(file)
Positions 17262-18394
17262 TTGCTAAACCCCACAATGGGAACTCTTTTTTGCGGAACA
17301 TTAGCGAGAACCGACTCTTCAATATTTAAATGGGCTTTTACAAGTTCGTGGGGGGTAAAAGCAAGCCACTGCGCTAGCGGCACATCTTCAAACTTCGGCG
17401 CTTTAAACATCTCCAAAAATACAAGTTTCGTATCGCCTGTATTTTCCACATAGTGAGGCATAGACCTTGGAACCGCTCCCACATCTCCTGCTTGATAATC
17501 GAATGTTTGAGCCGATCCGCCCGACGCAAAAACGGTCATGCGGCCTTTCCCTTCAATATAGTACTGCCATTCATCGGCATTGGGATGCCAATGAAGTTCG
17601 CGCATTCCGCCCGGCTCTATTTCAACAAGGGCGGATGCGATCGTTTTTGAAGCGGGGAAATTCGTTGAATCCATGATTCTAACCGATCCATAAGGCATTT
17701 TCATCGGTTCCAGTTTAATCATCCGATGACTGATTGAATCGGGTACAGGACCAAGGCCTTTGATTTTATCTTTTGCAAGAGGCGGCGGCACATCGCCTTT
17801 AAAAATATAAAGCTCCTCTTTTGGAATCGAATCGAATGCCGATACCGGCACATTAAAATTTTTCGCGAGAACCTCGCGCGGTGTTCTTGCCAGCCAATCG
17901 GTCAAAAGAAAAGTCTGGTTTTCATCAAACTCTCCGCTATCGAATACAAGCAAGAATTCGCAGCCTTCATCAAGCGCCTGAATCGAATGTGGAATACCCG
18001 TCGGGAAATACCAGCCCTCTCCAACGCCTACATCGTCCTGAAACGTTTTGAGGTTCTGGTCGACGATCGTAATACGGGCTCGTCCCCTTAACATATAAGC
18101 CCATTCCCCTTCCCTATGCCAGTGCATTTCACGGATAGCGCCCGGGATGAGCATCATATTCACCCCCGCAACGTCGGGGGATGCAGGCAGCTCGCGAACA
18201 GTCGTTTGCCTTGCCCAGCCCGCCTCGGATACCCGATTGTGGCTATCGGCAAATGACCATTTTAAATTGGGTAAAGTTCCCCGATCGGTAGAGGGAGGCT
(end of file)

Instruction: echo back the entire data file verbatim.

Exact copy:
Positions 17262-18394
17262 TTGCTAAACCCCACAATGGGAACTCTTTTTTGCGGAACA
17301 TTAGCGAGAACCGACTCTTCAATATTTAAATGGGCTTTTACAAGTTCGTGGGGGGTAAAAGCAAGCCACTGCGCTAGCGGCACATCTTCAAACTTCGGCG
17401 CTTTAAACATCTCCAAAAATACAAGTTTCGTATCGCCTGTATTTTCCACATAGTGAGGCATAGACCTTGGAACCGCTCCCACATCTCCTGCTTGATAATC
17501 GAATGTTTGAGCCGATCCGCCCGACGCAAAAACGGTCATGCGGCCTTTCCCTTCAATATAGTACTGCCATTCATCGGCATTGGGATGCCAATGAAGTTCG
17601 CGCATTCCGCCCGGCTCTATTTCAACAAGGGCGGATGCGATCGTTTTTGAAGCGGGGAAATTCGTTGAATCCATGATTCTAACCGATCCATAAGGCATTT
17701 TCATCGGTTCCAGTTTAATCATCCGATGACTGATTGAATCGGGTACAGGACCAAGGCCTTTGATTTTATCTTTTGCAAGAGGCGGCGGCACATCGCCTTT
17801 AAAAATATAAAGCTCCTCTTTTGGAATCGAATCGAATGCCGATACCGGCACATTAAAATTTTTCGCGAGAACCTCGCGCGGTGTTCTTGCCAGCCAATCG
17901 GTCAAAAGAAAAGTCTGGTTTTCATCAAACTCTCCGCTATCGAATACAAGCAAGAATTCGCAGCCTTCATCAAGCGCCTGAATCGAATGTGGAATACCCG
18001 TCGGGAAATACCAGCCCTCTCCAACGCCTACATCGTCCTGAAACGTTTTGAGGTTCTGGTCGACGATCGTAATACGGGCTCGTCCCCTTAACATATAAGC
18101 CCATTCCCCTTCCCTATGCCAGTGCATTTCACGGATAGCGCCCGGGATGAGCATCATATTCACCCCCGCAACGTCGGGGGATGCAGGCAGCTCGCGAACA
18201 GTCGTTTGCCTTGCCCAGCCCGCCTCGGATACCCGATTGTGGCTATCGGCAAATGACCATTTTAAATTGGGTAAAGTTCCCCGATCGGTAGAGGGAGGCT